Matthew Gifford

Contemporary political discourse

Sitting at a stop light on my drive home from work, I noticed some unusual motion in my rearview mirror. Behind me was a late-middle-aged woman in a light blue RAV4. She flapped her left arm up and down stiffly out of her window. Then she pointed several times at the rear of my car. Was something wrong with it? More awkward flapping. I was confused. I finally realized that her thumb was pointed down. She was expressing disapproval. Of what? Oh yeah! My wife had put a Bernie Sanders “HONK for a political revolution!” bumper sticker on the car.

I wanted to get out and speak with her about her opinion. But the middle of W Burnside during rush hour is no place to have a political discussion. So, when the light turned green, I smiled into the rearview mirror and drove away.

Several minutes later, I stopped at a red light at the corner of NW Miller and NW Cornell. There she was in my mirror again, flapping away. It’s common for people commuting from Portland to Hillsboro to take this route. Still, was she following me? I wanted to get out and confront her. But this was not the place to do it. I was becoming frustrated. When the light turned green, I gave a look of disgust into the rearview mirror and drove away.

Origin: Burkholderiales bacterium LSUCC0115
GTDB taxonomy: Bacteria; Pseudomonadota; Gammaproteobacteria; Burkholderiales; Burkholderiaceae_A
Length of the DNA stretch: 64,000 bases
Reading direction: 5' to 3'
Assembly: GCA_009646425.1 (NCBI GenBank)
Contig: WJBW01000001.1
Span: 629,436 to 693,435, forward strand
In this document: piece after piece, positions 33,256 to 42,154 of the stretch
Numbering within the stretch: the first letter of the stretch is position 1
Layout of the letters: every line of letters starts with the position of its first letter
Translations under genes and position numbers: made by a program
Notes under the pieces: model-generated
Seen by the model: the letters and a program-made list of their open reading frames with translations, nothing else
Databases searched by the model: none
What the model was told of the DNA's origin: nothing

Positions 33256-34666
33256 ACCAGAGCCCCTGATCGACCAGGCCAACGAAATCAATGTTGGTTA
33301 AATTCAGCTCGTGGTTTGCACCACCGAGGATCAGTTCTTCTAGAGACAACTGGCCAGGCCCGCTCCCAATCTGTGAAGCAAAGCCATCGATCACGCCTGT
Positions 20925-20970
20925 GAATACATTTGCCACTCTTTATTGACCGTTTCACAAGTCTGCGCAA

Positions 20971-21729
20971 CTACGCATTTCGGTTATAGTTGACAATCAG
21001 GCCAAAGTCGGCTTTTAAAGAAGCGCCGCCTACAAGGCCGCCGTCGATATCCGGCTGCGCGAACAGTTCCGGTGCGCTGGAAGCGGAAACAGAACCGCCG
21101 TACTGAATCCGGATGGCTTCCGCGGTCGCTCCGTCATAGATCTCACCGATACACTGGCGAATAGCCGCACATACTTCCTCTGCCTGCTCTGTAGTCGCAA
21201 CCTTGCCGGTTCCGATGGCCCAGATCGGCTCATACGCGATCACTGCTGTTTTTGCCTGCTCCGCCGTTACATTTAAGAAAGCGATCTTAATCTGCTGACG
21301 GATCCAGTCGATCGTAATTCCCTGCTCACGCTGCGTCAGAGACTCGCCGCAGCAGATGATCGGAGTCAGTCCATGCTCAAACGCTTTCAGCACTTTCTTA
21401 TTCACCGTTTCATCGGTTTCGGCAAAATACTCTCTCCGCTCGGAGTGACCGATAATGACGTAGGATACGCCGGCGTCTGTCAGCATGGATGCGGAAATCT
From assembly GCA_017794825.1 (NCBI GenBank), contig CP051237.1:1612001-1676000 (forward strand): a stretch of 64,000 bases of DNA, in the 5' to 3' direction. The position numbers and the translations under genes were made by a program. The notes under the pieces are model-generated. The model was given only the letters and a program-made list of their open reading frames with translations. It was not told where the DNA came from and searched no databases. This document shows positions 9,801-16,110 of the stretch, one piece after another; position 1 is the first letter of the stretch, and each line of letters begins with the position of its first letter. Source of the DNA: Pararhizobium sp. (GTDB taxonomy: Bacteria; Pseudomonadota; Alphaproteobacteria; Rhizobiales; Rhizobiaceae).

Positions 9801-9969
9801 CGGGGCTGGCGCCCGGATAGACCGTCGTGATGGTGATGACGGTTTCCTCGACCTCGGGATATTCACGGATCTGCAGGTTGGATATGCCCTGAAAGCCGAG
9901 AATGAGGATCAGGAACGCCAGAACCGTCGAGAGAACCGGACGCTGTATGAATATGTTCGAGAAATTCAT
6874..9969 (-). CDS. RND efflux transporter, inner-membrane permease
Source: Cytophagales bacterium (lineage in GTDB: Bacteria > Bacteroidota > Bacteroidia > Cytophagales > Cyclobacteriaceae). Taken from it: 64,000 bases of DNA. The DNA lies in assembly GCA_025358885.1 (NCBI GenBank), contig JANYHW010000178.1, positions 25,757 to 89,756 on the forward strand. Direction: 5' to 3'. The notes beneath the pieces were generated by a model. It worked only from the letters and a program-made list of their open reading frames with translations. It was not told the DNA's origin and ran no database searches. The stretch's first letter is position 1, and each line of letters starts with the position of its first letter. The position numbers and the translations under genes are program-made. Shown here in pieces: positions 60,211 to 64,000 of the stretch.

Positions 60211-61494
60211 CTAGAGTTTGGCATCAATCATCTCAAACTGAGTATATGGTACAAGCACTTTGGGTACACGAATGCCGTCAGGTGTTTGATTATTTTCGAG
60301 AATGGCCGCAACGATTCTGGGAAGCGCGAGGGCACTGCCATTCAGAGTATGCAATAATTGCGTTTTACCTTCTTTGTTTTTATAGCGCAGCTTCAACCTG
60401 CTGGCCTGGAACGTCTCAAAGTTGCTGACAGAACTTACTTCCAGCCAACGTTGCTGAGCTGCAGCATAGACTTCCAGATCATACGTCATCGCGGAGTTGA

About a mile down NW Cornell, traffic came to a standstill because of construction. Of course, she was still behind me. When she noticed that she had my attention, she pointed at the bumper sticker again. Then she made a circular motion beside her head with her index finger. Now I was angry. I contemplated getting out of my car. But I was sure that it would turn into a road rage incident. And what if she was deranged? That seemed probable, at this point. Or even deranged and armed?

So, I sat in traffic, seething about my inability to respond. Was she a Clinton supporter who first heard about Sanders from the previous night’s Democratic debate? Did the little yarn cross hanging from her rearview mirror mean that she was likely a Republican? Why did she feel the need to express her disapproval to me? What was it about Sanders that she found so distasteful? So many questions; no answers.

Traffic started moving again. A few hundred feet down the road, I took a left. She did not. I may have made a rude gesture as we parted.

October 21, 2015

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